This blog is part of a series related to Gov 1347: Election Analytics, a course at Harvard University taught by Professor Ryan D. Enos.
This week, I’m looking at shocks and how they affect elections. 2020 has been full of shocks, from the COVID-19 pandemic to the death of Justice Ruth Bader Ginsburg. In this blog, I’ll look at and discuss the effect of the COVID-19 virus on the 2020 presidential election. I’ll also be creating an updated state prediction model with the most up-to-date polls.
COVID-19 in the United States has inflected almost 10 million people and killed nearly a quarter of a million people, even infecting the President at one point. Just yesterday, we reached a new record number of daily confirmed cases since the beginning of the virus at over 85,000 positive results. So, it is no surprise that this virus has been a shock to the 2020 election. But, just how we quantify and measure its effect on President Trump’s re-election campaign is a difficult question to answer.
The first thing I did was to try and visualize the effect that the newly confirmed cases might have had on the national election polls:
My prior prediction was that as the trend of cases went up, Trump’s popular vote poll would drop because Americans would blame his administration for the increase. However, this doesn’t seem to be the case. Instead, as daily cases increased, Biden’s popular vote has increased a lot more than Trump’s popular vote has decreased. Note that I scaled the growth of daily COVID-19 cases to fit on this graph alongside popular vote. So, the purpose of the COVID-19 trendline is just to show its growth.
The next thought I had was to look at President Trump’s approval ratings. I wanted to see if his approval ratings would also stay relatively steady as his popular vote share does:
The results appear to be consistent. Just like his popular vote share, he’s only seen a slight decrease in approval and a slight increase in disapproval. This is surprising given that you’d expect more voters to be disapproving of the President’s handling of the COVID-19 virus. This could mean that most of Trump’s base will stick with him in the 2020 election, although we will have to wait to see if that’s true.
State Prediction Model
Updating my state prediction model this week, I am using the same predictors as I used in my incumebncy blog post: average national poll, incumbency, Gallup job approval ratings, and the interaction between incumbency and Gallup job approval ratings to try and predict two-party popular vote. The only difference is that these models use state-level poll data (from 1972 to 2016) and I’m using LOOCV to measure the effectiveness of my models. The overall predictions made by my model on the historical data are plotted here:
Average poll is an average of state polls 22 weeks or closer to Election Day (about the start of June). Job Approval is an average of the Gallup job approval ratings from June 1 to Election Day. I chose to exclude polls outside this range because of evidence that polls get better as they approach Election Day and to keep this consistent throughout my blogs.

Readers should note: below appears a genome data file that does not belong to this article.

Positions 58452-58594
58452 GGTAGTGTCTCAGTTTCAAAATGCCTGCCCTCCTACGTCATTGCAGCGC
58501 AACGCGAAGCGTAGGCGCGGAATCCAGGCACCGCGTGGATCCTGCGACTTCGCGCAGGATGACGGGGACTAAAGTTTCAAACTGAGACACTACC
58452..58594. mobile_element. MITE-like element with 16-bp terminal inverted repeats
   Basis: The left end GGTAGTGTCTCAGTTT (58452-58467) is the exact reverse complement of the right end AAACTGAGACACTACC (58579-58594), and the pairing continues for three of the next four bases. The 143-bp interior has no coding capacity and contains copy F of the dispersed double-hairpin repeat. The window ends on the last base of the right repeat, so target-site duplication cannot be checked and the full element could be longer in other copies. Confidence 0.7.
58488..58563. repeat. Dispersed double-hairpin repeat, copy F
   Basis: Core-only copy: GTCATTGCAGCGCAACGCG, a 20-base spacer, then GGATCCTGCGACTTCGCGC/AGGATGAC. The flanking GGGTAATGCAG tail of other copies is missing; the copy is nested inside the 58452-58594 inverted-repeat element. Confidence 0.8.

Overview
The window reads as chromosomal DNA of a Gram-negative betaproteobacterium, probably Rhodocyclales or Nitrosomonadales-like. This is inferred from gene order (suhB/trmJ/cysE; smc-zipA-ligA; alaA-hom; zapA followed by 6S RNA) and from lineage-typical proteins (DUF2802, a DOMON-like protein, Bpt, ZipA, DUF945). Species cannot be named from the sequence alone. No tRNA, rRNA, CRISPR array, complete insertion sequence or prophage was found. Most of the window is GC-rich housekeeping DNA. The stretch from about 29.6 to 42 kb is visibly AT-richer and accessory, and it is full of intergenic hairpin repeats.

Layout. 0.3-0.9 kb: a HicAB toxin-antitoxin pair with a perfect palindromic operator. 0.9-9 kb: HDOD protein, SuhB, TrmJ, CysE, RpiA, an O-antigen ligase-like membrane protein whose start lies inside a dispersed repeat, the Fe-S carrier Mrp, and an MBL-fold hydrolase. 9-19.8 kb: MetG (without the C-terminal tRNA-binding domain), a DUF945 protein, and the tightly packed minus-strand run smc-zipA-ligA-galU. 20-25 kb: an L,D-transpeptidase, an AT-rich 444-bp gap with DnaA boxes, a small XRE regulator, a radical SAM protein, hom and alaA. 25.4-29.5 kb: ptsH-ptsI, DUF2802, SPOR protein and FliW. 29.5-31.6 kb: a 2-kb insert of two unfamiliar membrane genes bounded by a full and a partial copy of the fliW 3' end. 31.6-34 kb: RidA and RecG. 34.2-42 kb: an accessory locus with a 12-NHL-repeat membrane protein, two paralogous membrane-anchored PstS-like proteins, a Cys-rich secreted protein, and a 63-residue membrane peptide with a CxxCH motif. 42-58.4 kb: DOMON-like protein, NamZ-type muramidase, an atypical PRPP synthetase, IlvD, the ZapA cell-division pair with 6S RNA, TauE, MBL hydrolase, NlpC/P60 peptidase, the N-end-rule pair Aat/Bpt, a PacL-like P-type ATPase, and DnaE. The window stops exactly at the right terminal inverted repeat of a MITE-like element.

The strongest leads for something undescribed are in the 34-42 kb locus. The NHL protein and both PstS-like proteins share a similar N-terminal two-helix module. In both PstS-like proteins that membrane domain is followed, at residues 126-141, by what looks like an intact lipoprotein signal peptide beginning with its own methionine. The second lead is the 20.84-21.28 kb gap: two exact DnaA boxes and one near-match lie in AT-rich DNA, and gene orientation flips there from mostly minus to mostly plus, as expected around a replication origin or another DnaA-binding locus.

Overall, my models for each state do a fairly decent job of predicting the results of past elections. Of every state election from 1972 to 2016, this model correctly predicted 88% of them. The states that it performed the most poorly on were Colorado, Nevada, and Ohio. The state model RMSEs range from 2 to 9 with a median of about 5 and a median R-Squared of 0.57.
Interestingly, the model incorrectly predicted the 2016 results of Colorado, Iowa, Michigan, Nevada, Pennsylvania, and Wisconsin (all within a 2-point margin of error). This is interesting because these incorrect predictions gave an electoral college tie between Clinton and Trump.
Strong Predictions have a 5% or greater win margin, Lean Predictions are between 2% and 5%, and Toss-Ups are predictions within 2%
For the 2020 election, this model gives Biden the victory with 301 Electoral Points (212 strong points and 89 lean points). The three states that are still a toss-up are North Carolina, Georgia, and Florida. It will be difficult for President Trump to still win given that he’ll need to take all three of the toss-up states and steal a few states that lean Biden all while maintaining all the states that he’s projected to win.
For my final prediction model, I will simulate scenarios with these models to gain a better sense of the uncertainty.
Going back to the original question about quantifying the effect that COVID-19 has had on the 2020 election - it is tough to exactly pinpoint its effect. There are also many other questions about this year’s election that is tough to evaluate: How will the big shift to mail-in voting affect the election? How long will it take for the final election results to come out since so many mail-in ballots have to be counted? This is a strange year for everyone, and especially a strange year to try and predict and election.
All the code, data, and graphics for this blog post are available on GitHub.